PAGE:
Tag Archives: Psalm 1

Discipleship: Cost and Benefit

Again, the author of Luke presents us with a challenging text.

Jesus has recently ate with the honorable Pharisee and his honorable guests. Jesus taught about living into God’s kingdom as a celebration with food, drink, and seating abundant enough for all to be invited, welcomed, and have a seat at the table. This kingdom is here now, near, and not yet fulfilled.

Jesus continues to teach about discipleship and the kingdom to come, but he sounds like a honest salesperson cautiously informing us of the costs and risks of discipleship, in order that we are able to make an informed decision. He basically says:

Step on up! Boys and girls, men and women for all ages! 

I have a deal for you! God’s FREE and abundant grace!
That is right FREE, my favorite price. 

But, can I also interest you in discipleship? 

It will cost you your ego, pride, and social net-worth. 
It may also cost you family, friends, all your stuff, and even your very life. 

THAT is a hard sale, even for God Incarnate.  Read the rest of this entry »

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Posted by on September 8, 2019 in Sermons


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Lenten Meditation: the Word Sustains & Shapes

“Since that day God has been at work toward the meaning of the creation… The kingdom of God, the kingdom of heaven, stands for a mended creation with people and things – a social, economic, ecological reality. Thus, Jesus’ miracles were not primarily signs of his power but acts of mending the creation, pushing back the frontier of Satan, healing minds and bodies, feeding, even counteracting the devastation of the premature death of the young and needy.”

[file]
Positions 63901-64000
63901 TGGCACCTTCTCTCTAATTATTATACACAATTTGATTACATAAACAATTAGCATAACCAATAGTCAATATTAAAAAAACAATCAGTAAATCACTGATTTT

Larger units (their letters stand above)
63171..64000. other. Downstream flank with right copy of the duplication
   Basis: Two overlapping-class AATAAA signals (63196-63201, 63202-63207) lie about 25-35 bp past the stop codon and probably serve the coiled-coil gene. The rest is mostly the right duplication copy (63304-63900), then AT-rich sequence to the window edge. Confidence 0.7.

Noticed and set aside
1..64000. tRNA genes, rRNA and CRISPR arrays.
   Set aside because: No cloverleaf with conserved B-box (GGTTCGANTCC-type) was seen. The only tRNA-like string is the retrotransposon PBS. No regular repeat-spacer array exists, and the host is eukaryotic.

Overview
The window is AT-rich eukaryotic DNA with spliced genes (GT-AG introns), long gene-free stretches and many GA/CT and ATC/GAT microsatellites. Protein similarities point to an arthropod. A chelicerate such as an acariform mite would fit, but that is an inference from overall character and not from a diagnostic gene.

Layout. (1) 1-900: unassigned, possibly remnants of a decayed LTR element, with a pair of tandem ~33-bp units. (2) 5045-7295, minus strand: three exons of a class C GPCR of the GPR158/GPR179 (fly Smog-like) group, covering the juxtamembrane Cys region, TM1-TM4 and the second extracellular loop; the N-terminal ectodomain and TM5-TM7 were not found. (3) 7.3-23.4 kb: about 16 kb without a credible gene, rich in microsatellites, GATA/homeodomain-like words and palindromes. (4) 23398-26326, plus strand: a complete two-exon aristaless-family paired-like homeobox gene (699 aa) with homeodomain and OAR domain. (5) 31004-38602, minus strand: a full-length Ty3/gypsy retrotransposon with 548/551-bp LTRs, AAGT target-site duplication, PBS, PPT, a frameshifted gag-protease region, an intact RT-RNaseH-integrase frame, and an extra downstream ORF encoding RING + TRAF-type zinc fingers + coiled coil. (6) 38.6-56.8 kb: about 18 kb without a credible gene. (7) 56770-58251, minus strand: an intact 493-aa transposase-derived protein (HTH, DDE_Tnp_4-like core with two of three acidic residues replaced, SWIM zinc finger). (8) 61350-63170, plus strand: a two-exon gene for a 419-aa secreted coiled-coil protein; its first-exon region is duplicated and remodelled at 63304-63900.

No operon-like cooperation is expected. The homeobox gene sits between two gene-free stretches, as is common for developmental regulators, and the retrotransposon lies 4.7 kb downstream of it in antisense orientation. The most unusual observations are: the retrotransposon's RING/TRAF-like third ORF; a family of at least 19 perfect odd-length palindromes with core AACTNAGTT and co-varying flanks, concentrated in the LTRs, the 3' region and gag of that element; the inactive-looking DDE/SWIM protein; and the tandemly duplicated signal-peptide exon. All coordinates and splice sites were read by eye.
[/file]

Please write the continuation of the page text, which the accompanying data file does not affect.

Kister Stendahl, Meanings

“The nature of water is soft, the nature of stone is hard; but if a bottle is hung above a stone letting the water drip down, it wears away the stone. It is like that with the word of God; it is soft and our heart is hard; but if someone hears the word of God often, it will break open his heart to the fear of God.”
The Desert Fathers: Sayings of the Early Christian Monks, p. 191.

This evening, we have two qualities or actions of the Word of God instead of one, however how it ‘sustains’ and ‘shapes’ us go hand-in-hand.

There a variety of images that came to mind as I prepared for this evening. One selected is humorous and the other more serious, so we will start with the serious.

While in the final year of Seminary coursework prior to internship, I was also the dorm proctor. One day early in the academic year, a professor had let us “go free” for an hour to read an article and then return ready to discuss it. I was sitting at a local coffee shop, enjoying a coffee, and reading the article when a first year Seminary dorm-mate saw me. He inquired about the article I was reading, which was exploring the different visions of salvation, such as (1) who is saved, (2) how are we saved, and (3) how do we know. Then he asked for my opinion, I gave it to him, and he informed me that I was WRONG. After a few intense moments of discussion, I told him that he would not change my mind and we would have to agree to disagree. His response was to lean over the table between us and start pounding his fist on the table saying “NO! I CANNOT DO THAT”. I replied “I don’t know what to tell you”.

People understand the role of a pastor includes “saving” you, “sustaining” you spiritually, and to correct your misbehavior (sin) transforming each into righteous (Old Testament) law-abiding Christians. Well, I have news for you:

The last time I checked that was NOT within my job description. Read the rest of this entry »

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Posted by on March 16, 2018 in Sermons


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